Nonsteroidal anti-inflammatory drugs, commonly known as NSAIDs, are regularly prescribed and advised by physicians for the reduction of pain associated with conditions such as arthritis, headache, menstrual cramps, or pulled muscles. Some over-the-counter NSAIDs most people are familiar with include ibuprofen or naproxen, with brand names like Advil, Motrin, and Aleve. However, those in the medical community are aware that there is a significant, proven risk for certain problems, mainly cardiovascular and gastrointestinal issues, associated with the use of NSAIDs. As a pharmacist, you will want to be sure your patients are aware of any health risks associated with any prescription or OTC medications. Here are some things to consider with regard to NSAIDs.
Of the known NSAID side effects, cardiovascular issues such as heart attack or stroke are of serious concern to both medical professionals and patients, as they are potentially life-threatening. Occasional use of NSAIDs is not so much a concern as is regular, daily use associated with chronic pain. A recent study looked at clinical data of 600 medical trials of over 350,000 patients to conclude that cardiovascular risk increased by as much as a third in patients who took NSAIDs every day, as opposed to those taking a placebo. These numbers are certainly cause for attention. There is some talk recently, however, that naproxen may be less of a cardiovascular risk than other types of NSAIDs. Overall, the risk among all NSAIDs is small, but it is worth sharing with your patients.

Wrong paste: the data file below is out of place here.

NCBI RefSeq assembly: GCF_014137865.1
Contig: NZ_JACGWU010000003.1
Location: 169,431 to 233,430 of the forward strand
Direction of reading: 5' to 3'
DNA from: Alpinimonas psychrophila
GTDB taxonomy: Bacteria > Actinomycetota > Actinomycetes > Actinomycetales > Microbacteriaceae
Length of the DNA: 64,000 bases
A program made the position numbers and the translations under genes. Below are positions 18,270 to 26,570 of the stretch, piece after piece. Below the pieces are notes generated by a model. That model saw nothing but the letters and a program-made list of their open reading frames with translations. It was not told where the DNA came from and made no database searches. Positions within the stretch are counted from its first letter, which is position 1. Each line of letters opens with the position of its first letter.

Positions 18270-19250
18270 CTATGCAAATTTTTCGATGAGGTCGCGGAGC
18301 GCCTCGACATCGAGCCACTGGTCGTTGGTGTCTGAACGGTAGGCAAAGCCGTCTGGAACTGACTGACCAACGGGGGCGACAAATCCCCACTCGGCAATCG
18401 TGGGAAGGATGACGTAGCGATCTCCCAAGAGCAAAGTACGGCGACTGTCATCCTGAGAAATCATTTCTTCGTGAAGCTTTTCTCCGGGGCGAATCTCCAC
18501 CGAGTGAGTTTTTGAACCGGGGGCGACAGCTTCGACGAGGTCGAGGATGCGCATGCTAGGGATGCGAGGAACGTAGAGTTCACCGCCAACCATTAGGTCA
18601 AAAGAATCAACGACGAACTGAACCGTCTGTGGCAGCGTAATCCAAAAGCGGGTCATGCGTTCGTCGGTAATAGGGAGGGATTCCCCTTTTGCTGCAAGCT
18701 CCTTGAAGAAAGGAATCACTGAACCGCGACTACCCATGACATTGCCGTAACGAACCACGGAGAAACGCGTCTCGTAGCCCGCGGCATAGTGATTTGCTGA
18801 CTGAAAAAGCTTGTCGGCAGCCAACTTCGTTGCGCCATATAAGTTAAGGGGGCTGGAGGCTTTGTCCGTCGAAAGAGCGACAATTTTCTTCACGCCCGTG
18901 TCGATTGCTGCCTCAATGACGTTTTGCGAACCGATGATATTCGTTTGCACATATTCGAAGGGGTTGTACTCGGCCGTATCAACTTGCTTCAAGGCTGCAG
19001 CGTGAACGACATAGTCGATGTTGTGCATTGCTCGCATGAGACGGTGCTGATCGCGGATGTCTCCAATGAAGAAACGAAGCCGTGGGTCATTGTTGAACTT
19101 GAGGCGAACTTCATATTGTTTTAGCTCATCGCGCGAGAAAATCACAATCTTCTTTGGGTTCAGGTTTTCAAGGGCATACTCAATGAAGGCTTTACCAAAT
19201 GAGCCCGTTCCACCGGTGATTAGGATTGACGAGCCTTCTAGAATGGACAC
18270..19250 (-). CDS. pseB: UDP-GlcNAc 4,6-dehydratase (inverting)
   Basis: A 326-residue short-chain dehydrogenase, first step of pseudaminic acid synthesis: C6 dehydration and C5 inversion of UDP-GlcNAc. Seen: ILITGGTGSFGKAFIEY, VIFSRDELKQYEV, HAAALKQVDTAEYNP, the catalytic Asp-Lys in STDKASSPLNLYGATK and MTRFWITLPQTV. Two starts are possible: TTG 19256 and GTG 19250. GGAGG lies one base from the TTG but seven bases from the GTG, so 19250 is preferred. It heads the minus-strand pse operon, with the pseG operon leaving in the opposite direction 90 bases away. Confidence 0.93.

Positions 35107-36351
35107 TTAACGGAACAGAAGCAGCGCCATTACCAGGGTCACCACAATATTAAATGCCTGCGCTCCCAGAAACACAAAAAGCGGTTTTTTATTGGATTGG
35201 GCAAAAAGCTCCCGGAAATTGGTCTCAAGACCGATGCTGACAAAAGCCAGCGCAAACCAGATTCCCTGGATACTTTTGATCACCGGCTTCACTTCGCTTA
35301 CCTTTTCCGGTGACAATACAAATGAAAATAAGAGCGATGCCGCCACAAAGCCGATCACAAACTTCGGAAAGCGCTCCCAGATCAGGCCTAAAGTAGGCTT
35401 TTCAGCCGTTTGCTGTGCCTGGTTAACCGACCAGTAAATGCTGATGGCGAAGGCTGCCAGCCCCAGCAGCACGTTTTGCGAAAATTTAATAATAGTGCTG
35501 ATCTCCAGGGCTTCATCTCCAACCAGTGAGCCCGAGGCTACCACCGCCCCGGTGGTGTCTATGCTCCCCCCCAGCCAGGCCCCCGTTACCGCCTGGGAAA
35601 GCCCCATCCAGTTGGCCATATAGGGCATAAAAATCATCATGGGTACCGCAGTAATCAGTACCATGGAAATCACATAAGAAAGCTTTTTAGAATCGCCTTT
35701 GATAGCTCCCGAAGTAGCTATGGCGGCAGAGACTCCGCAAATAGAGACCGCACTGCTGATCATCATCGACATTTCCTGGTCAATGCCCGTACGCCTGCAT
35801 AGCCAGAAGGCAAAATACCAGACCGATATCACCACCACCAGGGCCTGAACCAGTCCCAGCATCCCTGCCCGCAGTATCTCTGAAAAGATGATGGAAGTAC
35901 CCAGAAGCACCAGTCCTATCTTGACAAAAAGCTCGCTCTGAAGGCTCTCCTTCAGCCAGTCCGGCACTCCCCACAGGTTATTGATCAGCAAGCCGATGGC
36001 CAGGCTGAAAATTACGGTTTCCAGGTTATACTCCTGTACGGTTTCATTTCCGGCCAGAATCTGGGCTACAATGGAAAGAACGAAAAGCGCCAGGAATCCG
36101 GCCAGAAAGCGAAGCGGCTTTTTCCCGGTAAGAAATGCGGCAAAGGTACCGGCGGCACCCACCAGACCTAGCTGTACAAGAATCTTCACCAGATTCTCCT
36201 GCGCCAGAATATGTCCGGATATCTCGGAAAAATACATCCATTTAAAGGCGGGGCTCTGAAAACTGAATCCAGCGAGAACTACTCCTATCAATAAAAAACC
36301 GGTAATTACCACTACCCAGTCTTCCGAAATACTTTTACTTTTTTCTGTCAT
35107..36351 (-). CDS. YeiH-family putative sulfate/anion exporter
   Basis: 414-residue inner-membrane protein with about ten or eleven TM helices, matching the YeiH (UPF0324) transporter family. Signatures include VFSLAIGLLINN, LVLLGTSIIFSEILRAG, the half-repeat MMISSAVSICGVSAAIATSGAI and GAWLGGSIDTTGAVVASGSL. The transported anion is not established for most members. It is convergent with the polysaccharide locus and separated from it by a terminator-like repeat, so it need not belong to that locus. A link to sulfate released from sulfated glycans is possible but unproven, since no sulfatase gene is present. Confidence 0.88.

Gastrointestinal Adverse Effects
Gastrointestinal effects associated with the use of NSAIDs can be quite serious, as well. According to the American Gastroenterological Association, 16,500 chronic NSAID users in the United States die each year due primarily to bleeding stomach ulcers, and over 100,000 are hospitalized. Again, these risks are small in comparison with the number of people who take the most common NSAID pain relievers each and every day.
Alternatives for Patients
If a person’s overall quality of life is being improved through the use of these drugs, physicians concur that the risk is more than likely worth the continuation of their use. However, some patients report that they are not seeing any improvement, but continue to take the pills out of habit or merely to follow their doctors’ advice. For these people, alternative treatments should be considered. Perhaps a topical medication could be applied to affected areas or another oral medication, such as paracetamol, could be prescribed. For patients who do see some improvement in their pain levels, but are concerned about known side effects, the lowest dose of NSAIDs could be tried and for the least amount of time possible. Consider the recommendation of naproxen over other NSAIDs due to the recent information indicating it is less likely to cause cardiac complications. Also, inform patients who are taking low-dose aspirin for heart issues that the use of ibuprofen can lessen the aspirin’s effectiveness. Finally, always discuss family history of gastrointestinal or heart problems with patients and refer them to their physician if there are concerns of either condition.
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